Tuesday, August 23, 2016

How To Raise Successful Children

I think most of us, if asked to define "success," would think deeply enough to consider more than the capacity to acquire great wealth. Certainly, we would cite things like having "enough" money and a holding personally satisfying job, but we would also include things like mental and physical health, good personal relationships with friends and family, and a general sense of well-being about how life is going.

There has never been a study that links early literacy or early numeracy to any of these aspects of "success," even the superficial one of wealth. None. Never. 

The research that's been done on successful people tends to find, rather, that their success comes from being motivated, sociable, and having the ability to work well with others. These are the skills and attributes children work on when they have ample opportunity to play, especially outdoors, with other children, with few toys and lots of time, and with a minimum of adult intervention. Our job as adults to prepare an environment in which free play is possible, to keep an eye out for hazards (as opposed to risks children choose to take on their own), and where children have the opportunity to do things for themselves, even if it means failing, and failing often.

As a teacher in a cooperative and a parent myself, I understand the pressures parents are under. On the one hand there are those who insist we must drill and grill our youngest citizens lest they "fall behind," while on the other, there are those who are in the business of selling us on the idea that children are constantly at risk of abduction or injury or other dangers. These twin manufactured fears, and they are largely manufactured, have caused a generation of parents to behave as what is popularly called "helicopter parents," always hovering nearby, always ready to step in, always urging and cajoling and warning, teaching helplessness instead of independence. All this leaves precious little time for the children to actually play in the way that will allow them to grow into successful adults.

I reckon by writing this, I'm now, at one level, joining the fear-mongers, providing parents who are already pulled this way and that by fear, one more thing about which to worry: is my child getting enough free play? For that I'm sorry, but the answer is, if you're a typical American parent, probably not.

We are a cooperative preschool, which means that I work more closely with parents than most teachers. I write here often about teaching children, but one of the most important things we do is to also teach their parents, which is done formally through our parent educators, and informally by our larger community of families who are, collectively, striving to offer children the opportunity to acquire the skills and attributes of success through play. It's a learning process I've witnessed time and again, one that I experienced myself as a parent. I know that for some it is a painful one of "letting go," of coming to trust the world enough to know that those inevitable bumps and bruises our children experience, both physical and emotional, those "failures," are the true building blocks of success. It's hard because we live in a culture that tells us our job as parents is to fix things for our kids, to make things easy, to soften the blows. We have to consciously push back against the culture of fear that has come to surround parenting if we are to raise truly successful adults.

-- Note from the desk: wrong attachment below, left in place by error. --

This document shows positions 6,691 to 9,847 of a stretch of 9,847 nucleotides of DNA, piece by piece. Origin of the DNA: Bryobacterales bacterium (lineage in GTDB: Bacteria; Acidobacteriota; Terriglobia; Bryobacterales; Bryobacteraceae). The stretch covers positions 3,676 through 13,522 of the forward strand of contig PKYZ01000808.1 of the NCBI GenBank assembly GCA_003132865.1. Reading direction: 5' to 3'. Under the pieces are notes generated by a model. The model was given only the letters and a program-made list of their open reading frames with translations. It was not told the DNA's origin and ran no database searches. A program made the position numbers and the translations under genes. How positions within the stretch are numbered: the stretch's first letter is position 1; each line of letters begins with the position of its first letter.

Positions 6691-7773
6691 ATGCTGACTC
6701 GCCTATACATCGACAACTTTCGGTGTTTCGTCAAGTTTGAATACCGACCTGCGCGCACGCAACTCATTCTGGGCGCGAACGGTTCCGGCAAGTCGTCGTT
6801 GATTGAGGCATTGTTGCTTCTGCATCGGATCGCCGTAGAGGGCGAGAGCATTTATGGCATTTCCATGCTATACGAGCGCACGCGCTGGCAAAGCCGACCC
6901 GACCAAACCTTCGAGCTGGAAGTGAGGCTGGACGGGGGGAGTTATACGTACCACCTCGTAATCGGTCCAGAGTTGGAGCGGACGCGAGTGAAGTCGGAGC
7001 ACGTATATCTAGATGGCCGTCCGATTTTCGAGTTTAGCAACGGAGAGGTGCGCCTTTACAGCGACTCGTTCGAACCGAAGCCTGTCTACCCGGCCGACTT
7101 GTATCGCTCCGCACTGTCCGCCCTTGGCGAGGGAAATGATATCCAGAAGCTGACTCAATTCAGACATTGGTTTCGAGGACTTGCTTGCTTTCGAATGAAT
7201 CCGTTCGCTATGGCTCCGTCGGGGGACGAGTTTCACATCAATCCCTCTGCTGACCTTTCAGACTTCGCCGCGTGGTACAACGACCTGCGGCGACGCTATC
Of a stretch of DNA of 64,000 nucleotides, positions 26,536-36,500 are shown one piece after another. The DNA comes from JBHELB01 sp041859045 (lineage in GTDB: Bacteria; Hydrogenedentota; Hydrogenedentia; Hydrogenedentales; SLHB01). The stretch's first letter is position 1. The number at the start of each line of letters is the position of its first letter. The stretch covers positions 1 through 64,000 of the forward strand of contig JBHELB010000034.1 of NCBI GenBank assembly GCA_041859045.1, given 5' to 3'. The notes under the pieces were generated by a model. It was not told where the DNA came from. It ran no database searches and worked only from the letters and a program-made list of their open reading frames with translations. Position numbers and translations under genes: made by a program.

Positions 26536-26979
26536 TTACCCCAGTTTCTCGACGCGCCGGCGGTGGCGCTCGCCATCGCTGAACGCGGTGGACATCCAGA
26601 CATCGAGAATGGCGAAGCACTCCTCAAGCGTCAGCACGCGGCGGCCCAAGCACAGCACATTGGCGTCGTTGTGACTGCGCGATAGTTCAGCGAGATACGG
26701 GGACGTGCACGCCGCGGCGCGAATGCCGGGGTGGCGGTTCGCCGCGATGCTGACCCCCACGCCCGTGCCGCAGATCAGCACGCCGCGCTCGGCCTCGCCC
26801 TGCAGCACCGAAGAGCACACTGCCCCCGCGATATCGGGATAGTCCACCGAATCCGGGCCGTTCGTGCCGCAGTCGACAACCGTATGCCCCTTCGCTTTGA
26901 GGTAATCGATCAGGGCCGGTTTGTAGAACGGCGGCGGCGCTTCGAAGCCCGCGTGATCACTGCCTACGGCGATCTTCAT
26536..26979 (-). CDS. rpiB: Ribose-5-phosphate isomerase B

Most of our three-year-olds are out of diapers. When they tell me they need to go to the potty, I point to the bathroom and say, "The toilet is in there." If you ask their parents, many will insist their child still needs their presence, if not assistance, in the bathroom, but it's really no longer true. Sure, children may want mommy with them, after all it can be an intimate, private moment, but when mommy isn't at school, they've shown they are more than capable. Yes, some struggle to get their pants back up, others miss the toilet, and I'm sure few do as thorough job of wiping as mom, but they all come out of there, mission accomplished, then hop up on the stool near the sink to wash their hands. 

It's likewise difficult for parents to step back and allow their children to engage in, say, conflict or risk, but it must be done if our goal is successful children. Yes, they will fail, and those failures form the foundation of success. Indeed, when looked at from the wider perspective they aren't failures at all, but rather steps along a pathway. As Thomas Edison famously said about the invention of the light bulb when asked by a journalist how it felt to have failed a thousand times: "I did not fail a thousand times. Inventing the light bulb was a process of one thousand steps."

In that direction lies success. 

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